The Veiled Value of Oopses
By Dr. Robert Cialdini
A certain kind of awe is due the turnaround artist who can turn bad into good—lemons into lemonade, straw into gold, nuisance by-products into “new sense” buy products. That is especially so when the bad is some form of failure that gets transformed into consequent success. Note that the operative term here is consequent success. We’re not referring to subsequent success of the “try, try again” variety. We’re talking about faults that become game winners precisely because they were faulty. How can we achieve those up-from-the-ashes victories? There are several ways to make errors bear fruit. We’ll cover them all in subsequent IIR articles. But, the easiest to employ involves identifying the pertinent mistakes that others have made. Let’s start there.
Learning from and Leveraging the Mistakes of Others.
Charlie Munger is both brilliant and wise—a daily double that yields big, big payouts. It is because of those conjoined traits that he is Warren Buffet’s partner and most trusted advisor within the investment firm of Berkshire Hathaway, which over its 44 years of operation has been successful at levels never before seen in that industry. On several occasions, I’ve benefitted from hearing him speak on the topic of good decision-making. Most recently, I attended his DuBridge Distinguished Lecture at Caltech that, while covering a range of issues,touched repeatedly and informatively on this vital topic. But, for me at least, his most instructive comment came during the follow-up Q & A period, when he was asked to describe what he does to ensure that any choice he makes is likely to be a sound one. He replied simply, “I review my inanities list.” Mr. Munger keeps a file of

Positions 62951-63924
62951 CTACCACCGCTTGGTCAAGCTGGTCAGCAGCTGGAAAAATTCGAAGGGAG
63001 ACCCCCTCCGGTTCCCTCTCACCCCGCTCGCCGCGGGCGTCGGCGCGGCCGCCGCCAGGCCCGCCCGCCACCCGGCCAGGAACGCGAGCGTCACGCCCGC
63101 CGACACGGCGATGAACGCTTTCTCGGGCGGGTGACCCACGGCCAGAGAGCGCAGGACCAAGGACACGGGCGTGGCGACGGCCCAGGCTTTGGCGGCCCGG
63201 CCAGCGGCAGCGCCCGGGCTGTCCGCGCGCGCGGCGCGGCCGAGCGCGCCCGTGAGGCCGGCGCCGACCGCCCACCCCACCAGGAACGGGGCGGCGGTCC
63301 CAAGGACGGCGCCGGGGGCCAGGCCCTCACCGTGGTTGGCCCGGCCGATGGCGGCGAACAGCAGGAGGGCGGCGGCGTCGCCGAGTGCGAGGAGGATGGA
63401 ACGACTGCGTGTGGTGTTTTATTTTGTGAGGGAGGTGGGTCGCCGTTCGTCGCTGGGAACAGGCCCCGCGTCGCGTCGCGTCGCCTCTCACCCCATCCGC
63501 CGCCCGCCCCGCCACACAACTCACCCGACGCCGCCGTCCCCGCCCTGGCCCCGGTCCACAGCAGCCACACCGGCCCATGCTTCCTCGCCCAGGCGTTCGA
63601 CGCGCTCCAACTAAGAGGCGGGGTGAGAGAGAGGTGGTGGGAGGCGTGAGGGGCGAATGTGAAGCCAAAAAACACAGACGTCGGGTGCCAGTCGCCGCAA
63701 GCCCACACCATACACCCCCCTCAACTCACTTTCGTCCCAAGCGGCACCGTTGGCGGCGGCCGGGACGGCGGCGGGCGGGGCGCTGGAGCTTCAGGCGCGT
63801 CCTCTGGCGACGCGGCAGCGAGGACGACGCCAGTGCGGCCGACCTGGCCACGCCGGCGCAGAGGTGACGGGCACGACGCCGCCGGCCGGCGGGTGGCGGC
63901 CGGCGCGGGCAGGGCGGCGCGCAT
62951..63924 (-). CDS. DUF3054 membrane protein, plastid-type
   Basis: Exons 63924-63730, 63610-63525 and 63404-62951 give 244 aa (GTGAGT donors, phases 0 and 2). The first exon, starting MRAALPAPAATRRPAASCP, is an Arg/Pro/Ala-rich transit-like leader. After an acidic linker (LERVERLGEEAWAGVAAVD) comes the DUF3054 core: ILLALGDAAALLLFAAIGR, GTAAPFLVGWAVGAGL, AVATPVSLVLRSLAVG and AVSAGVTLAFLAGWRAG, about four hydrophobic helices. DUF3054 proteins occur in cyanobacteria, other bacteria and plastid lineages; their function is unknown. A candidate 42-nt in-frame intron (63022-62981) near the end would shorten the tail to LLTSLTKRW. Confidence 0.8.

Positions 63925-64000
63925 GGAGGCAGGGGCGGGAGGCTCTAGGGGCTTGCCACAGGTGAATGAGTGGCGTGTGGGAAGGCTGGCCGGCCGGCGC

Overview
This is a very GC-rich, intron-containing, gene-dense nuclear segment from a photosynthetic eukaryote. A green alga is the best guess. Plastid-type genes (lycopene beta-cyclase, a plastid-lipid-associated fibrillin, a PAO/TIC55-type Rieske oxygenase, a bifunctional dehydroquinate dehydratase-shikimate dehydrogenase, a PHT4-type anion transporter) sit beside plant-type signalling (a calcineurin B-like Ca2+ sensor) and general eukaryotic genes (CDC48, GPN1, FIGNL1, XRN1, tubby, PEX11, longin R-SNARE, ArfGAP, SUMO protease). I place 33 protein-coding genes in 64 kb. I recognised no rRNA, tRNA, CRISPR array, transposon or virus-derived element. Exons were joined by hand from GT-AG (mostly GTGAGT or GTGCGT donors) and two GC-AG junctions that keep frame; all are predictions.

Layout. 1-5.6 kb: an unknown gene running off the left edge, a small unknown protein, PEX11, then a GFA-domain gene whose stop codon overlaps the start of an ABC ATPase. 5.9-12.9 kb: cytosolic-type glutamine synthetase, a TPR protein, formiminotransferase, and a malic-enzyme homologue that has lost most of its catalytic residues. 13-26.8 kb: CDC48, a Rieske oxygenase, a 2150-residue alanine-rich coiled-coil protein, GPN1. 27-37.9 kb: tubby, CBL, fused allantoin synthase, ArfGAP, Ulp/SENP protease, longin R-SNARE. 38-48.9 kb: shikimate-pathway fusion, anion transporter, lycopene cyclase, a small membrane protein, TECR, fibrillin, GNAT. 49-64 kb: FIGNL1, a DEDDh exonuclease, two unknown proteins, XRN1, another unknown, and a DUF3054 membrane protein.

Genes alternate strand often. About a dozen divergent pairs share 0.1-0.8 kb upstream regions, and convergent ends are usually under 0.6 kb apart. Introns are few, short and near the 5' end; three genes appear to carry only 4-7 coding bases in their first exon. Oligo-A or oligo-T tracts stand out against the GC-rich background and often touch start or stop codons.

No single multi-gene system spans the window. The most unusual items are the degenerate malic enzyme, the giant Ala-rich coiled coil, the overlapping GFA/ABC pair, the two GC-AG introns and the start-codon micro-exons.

foolishness…filled with flops and the fatal fumbles that brought them forth. Rather than following the conventional wisdom of identifying and imitating the shrewd decisions that have led to business successes, as chronicled in such best sellers as Good to Great, In Search of Excellence, and Made to Last, he’s chosen to spend his time identifying and avoiding the inane decisions that have led to business blunders. Why might his be a prudent strategy for you as well? I can think of several reasons.